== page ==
14.  Affect displays may or may not be intentional  Affect displays convey feeling and emotion  They are often communicated via facial expressions  They can be difficult to interpret  Interpreting affect displays: • Look at the face to determine the emotion • Look at body cues to determine the strength or intensity of the emotion.
  15.  Affect displays are nonverbal displays of the body or face that carry an emotional meaning or display affective states.  Our gait (bouncing, suggesting happiness for instance, or slouched and shuffling, suggesting depression), and our facial movements (breaking into a big grin, suggesting pleasure, or frowning suddenly indicating displeasure) send a message about our feelings.  Affect displays are often spontaneous and thus they may send signals that we would rather not convey based on social norms or our goals for communication • We will explore facial expressions more in a later section.
  16.  Regulators are nonverbal messages that accompany speech to control or regulate what the speaker is saying  These might including the nodding of the head to indicate you are listening or understanding something, for instance, and you are encouraging the speaker to continue.  Regulars are often associated with turn-taking in conversation, influencing the flow and pace of discussion.  For instance, we might start to move away, signaling that we want communication to stop, or we may raise a finger or lift our head to indicate we want to speak, or perhaps show our palm to indicate we don't want a turn at speaking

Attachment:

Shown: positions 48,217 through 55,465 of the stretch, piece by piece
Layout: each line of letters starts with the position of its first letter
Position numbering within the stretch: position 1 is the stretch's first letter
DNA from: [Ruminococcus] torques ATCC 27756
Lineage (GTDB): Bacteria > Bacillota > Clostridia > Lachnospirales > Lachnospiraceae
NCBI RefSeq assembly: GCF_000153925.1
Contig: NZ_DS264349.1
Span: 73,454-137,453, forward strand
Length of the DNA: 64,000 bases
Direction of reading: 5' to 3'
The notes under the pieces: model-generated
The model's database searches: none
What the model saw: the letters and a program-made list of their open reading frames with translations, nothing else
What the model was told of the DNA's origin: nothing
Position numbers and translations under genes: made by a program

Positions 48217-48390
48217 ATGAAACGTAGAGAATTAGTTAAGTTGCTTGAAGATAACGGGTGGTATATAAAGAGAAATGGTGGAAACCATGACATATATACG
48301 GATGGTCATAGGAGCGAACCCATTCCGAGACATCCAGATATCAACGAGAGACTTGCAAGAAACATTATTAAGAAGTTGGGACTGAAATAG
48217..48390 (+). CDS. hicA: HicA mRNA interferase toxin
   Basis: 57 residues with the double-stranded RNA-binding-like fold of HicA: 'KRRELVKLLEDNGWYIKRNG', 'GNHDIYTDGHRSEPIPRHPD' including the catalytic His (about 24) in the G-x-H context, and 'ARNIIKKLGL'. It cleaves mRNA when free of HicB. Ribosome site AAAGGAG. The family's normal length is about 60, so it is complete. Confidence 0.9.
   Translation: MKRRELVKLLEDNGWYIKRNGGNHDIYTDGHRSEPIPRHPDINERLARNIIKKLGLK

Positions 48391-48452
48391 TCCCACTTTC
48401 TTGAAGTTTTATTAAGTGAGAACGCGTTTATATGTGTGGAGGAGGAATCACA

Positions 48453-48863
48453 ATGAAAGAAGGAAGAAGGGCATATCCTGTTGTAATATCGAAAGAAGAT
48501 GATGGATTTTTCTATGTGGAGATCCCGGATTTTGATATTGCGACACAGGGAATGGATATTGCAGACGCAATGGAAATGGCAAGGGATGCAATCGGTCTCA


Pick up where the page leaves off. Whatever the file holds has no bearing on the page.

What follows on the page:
17.  Regulators are primarily unintentional  They regulate turn-taking behavior  Conversational give and take depends on regulators  Types of turn-taking  Turn-requesting cues  Turn maintaining cues  Turn yielding cues  Turn denying cues
  18.  Hair twirling is an adaptor, but does it always mean the same thing?
  19.  Adaptors are forms of nonverbal communication that often occur at a low level of personal awareness.  They can be thought of a behaviors that are done to meet a personal need as one adapts to the specific communication situation.  They include behaviors like twisting your hair, tapping your pen, scratching, tugging on your ear, pushing your glasses up your nose, holding yourself, swinging your legs, etc.  Given the low level of awareness of these behaviors by the person doing them, the observer is sometimes more aware of the behaviors than the doer of them.  Adaptors may thus serve unintentionally as clues to how a person is feeling.  Adaptors are not intended for use in communication, but rather may represent behaviors learned early in life that are somehow cued by the current situation and which may be increased when the level of anxiety goes up in the situation.